| Chapter 14: Reformations and Religious Wars, 1500-1600
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> Chapter 14
Chapter 14: Reformations and Religious Wars, 1500-1600

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Chapter Outline

  • The Early Reformation
  • The Christian Church in the Early Sixteenth Century
  • External signs suggested that Europeans in the early sixteenth century remained pious and loyal to the Roman Catholic Church.
  • Many people were, however, highly critical of the church and its clergy.
  • Critics of the church concentrated on clerical immorality, clerical ignorance, and clerical pluralism.
  • There was also local resentment of clerical privileges and immunities.
  • Martin Luther
  • Martin Luther (1483–1546) was a conscientious friar, but observance of the religious routine did not bring him a sense of security in salvation.
  • Eventually he concluded that only simple faith in Christ led to salvation.
  • Luther was spurred to public action by his objection to the sale of indulgences.
  • His “Ninety-five Theses” argued that indulgences undermined true Christianity.
  • Luther’s positions brought him into conflict with the church and he was eventually excommunicated.
  • Luther’s ideas spread rapidly in the politically charged atmosphere of early sixteenth-century Germany.
  • Protestant Thought
  • Luther’s followers came to be called Protestants.
  • The most important early reformer other than Luther was Ulrich Zwingli (1484–1531).
  • Protestants held that salvation comes by faith alone.
  • Protestants held that religious authority resided in Scripture alone, not Scripture in combination with traditional Church teachings.
  • Protestants asserted that the Church consisted of the whole community of believers, not just the clergy.
  • The Catholic Church claimed transubstantiation¾that is, that the bread and wine of the Eucharist literally became Christ’s body and blood—but Luther disagreed.
  • Luther argued for consubstantiation¾that Christ was really present in the host in spirit, but that the bread and wine were not transformed.
  • Zwingli argued that the Eucharist was a memorial of the Last Supper and nothing more.
  • John Calvin agreed with Luther on consubstantiation.
  • The Appeal of Protestant Ideas
  • Educated people and humanists were attracted to Luther’s simpler, personal vision of Christianity.
  • Many urban Europeans were attracted to Luther’s call for an end to clerical privilege.
  • The printing press played a key role in the rapid spread of the Protestant message.
  • Luther and Zwingli worked closely with political authorities to gain support for Protestantism.
  • The Radical Reformation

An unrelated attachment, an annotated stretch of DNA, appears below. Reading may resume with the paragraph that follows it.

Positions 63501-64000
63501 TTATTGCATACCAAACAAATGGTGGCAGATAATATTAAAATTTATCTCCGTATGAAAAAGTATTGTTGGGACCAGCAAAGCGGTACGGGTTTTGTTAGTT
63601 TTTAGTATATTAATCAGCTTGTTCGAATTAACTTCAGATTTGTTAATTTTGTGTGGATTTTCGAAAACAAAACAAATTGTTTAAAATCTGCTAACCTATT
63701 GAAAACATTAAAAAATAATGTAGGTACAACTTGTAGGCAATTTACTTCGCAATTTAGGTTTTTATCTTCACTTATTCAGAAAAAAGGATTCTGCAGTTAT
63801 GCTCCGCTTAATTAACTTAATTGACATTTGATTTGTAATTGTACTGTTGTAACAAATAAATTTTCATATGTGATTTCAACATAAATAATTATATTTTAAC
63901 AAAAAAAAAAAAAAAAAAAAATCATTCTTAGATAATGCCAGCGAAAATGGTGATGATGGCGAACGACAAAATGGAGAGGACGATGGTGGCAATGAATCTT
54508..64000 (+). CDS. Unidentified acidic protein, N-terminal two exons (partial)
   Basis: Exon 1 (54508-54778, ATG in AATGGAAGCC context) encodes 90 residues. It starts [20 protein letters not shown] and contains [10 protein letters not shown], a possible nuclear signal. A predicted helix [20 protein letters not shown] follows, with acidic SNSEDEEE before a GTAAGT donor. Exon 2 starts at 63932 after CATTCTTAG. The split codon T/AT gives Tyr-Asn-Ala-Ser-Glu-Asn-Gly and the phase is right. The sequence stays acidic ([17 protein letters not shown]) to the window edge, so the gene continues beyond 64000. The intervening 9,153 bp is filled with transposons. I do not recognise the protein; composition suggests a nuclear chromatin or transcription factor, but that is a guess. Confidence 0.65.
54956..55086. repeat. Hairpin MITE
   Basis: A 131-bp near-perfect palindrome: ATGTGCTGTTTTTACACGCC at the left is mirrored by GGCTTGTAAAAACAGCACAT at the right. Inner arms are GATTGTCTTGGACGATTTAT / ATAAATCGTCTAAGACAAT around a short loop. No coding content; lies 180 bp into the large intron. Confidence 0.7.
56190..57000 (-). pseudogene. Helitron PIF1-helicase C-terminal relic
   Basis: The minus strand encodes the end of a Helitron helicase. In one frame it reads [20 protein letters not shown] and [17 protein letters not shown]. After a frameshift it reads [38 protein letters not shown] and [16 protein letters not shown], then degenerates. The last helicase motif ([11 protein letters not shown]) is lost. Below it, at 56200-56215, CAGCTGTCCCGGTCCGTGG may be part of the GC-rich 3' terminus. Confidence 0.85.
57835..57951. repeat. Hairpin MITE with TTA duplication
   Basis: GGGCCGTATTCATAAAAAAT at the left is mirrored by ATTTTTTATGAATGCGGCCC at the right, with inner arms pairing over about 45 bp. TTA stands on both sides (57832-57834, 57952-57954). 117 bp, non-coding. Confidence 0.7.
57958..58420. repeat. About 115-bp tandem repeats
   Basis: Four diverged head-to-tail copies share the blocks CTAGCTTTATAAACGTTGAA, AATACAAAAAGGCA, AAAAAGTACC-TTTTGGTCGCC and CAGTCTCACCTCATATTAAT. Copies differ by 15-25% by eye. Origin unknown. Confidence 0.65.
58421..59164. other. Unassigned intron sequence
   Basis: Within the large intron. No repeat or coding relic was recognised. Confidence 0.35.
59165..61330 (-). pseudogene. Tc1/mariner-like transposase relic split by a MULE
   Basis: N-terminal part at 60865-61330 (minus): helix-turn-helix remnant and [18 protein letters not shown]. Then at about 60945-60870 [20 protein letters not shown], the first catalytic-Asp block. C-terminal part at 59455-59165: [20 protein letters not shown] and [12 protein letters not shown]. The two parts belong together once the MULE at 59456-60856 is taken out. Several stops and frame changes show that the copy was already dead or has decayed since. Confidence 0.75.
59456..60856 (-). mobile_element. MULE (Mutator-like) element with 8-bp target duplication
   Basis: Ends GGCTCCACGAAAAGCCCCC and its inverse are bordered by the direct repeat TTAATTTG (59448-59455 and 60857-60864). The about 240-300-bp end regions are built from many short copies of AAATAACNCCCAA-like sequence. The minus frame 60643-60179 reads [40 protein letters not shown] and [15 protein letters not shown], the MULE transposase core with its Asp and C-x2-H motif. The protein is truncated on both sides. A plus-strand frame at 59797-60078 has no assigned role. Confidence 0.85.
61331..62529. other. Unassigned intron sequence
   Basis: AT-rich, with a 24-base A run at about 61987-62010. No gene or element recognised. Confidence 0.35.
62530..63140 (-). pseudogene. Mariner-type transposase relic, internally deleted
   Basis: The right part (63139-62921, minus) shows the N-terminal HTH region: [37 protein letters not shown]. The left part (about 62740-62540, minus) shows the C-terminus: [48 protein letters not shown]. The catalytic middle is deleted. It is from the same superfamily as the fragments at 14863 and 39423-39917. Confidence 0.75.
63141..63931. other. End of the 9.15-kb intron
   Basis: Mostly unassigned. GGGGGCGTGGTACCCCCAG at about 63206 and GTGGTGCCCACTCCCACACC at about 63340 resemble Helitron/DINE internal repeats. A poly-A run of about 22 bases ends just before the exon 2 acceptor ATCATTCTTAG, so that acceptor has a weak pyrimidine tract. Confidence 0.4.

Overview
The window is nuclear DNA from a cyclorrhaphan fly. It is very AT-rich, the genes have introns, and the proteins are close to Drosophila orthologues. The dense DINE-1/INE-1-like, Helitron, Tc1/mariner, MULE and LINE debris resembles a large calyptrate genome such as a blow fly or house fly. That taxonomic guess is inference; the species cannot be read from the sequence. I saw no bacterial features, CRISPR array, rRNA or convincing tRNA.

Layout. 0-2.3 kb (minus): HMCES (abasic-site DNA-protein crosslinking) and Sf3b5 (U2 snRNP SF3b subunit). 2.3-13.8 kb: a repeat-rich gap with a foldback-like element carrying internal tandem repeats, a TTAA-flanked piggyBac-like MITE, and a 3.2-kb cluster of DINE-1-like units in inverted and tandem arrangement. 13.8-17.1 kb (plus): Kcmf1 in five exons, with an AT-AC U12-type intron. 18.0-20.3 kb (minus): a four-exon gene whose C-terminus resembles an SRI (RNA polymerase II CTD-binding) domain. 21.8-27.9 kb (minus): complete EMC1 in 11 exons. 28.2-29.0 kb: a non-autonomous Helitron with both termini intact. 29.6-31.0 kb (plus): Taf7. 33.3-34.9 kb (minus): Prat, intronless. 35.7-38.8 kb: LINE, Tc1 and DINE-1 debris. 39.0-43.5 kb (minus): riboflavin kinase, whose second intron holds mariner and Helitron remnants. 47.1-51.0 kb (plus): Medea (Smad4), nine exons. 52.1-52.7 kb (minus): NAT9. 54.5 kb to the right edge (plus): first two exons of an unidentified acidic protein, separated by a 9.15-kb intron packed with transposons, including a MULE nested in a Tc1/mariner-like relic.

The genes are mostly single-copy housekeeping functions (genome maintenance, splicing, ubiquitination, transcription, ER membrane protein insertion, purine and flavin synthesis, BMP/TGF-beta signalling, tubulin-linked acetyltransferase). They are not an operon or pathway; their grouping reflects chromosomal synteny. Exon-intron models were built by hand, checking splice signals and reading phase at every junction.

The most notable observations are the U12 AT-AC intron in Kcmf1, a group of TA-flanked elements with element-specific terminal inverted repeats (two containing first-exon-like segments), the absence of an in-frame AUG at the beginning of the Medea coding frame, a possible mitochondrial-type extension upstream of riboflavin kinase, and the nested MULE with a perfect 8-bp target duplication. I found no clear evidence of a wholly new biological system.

• Some individuals and groups rejected the idea that the church and state needed to be united and, instead, sought to create voluntary communities of believers.
  • Such groups arrived at their own interpretations of Christianity, interpretations that often set them at odds with the authorities and many of their fellow citizens.
  • Secular and religious leaders responded with harsh punitive measures.
  • The German Peasants’ War
  • Following crop failures in 1523 and 1524, Swabian peasants demanded an end to death taxes, new rents, and noble seizure of village common lands in 1525.
  • Luther initially backed the peasants.
  • When the peasants turned to violence, however, Luther egged the lords on as they crushed the rebellions.
  • Lutheranism came to exalt the state and subordinate church to the secular rulers.
  • The Reformation and Marriage
  • Many Protestant reformers, including Luther and Zwingli, married.
  • Many Protestant reformers praised marriage. In their view, a good marriage demonstrated the spiritual equality of men and women and the proper social hierarchy of a husband’s authority and his wife’s obedience.
  • While Catholics viewed marriage as a sacrament, Protestants saw it as a contract.
  • Most Protestants came to allow divorce.
  • Protestants uniformly condemned prostitution.
  • The impact of the Protestant Reformation on the lives of women was mixed.
  • The Reformation and German Politics
  • The Rise of the Habsburg Dynasty
  • In 1477, the marriage of Maximilian I of the House of Habsburg and Mary of Burgundy united the Austrian Empire with Burgundy and the Netherlands, making the Habsburgs the strongest ruling family in the Holy Roman (German) Empire.
  • The Habsburg Charles V (1500–1558) inherited Spain, and Spanish possessions in Italy, Sicily, and Sardinia, in addition to the lands mentioned above.
  • In 1519, Charles was elected Holy Roman Emperor. He believed that it was his duty to maintain the unity of Christendom.
  • The Political Impact of the Protestant Reformation
  • Spiritual and material concerns swayed many German princes to convert to Protestantism.
  • The Reformation led to religious wars, first in Switzerland and then elsewhere.
  • In 1530, Charles V called an Imperial Diet at Augsburg to try to halt the spread of religious division.
  • When Charles rejected Protestant demands, Protestant princes formed a military alliance.
  • Numerous outside powers became involved in Germany’s political and religious upheaval.
  • In the Peace of Augsburg (1555) Charles accepted the religious status quo in Germany.
  • The Spread of the Protestant Reformation
  • The Reformation in England and Ireland
  • In 1534, in order to legitimize his divorce and subsequent marriage to Anne Boleyn, English King Henry VIII convinced Parliament to approve the Act of Supremacy, making him head of the English Church.
  • Later, Henry seized monasteries and distributed their lands to the upper classes.
  • Henry’s policies provoked some popular opposition, including the rebellion known as the Pilgrimage of Grace in 1536.
  • Loyalty to the Catholic Church was particularly strong in Ireland.
  • On orders from London, the Church of Ireland was established in 1536.
  • Armed Irish opposition to the Reformation led to harsh repression by the English.
  • The nationalization of the church and the dissolution of the monasteries led to important changes in government administration in both England and Ireland.
  • Henry’s son Edward VI (r. 1547–1553) steered England in a strongly Protestant direction.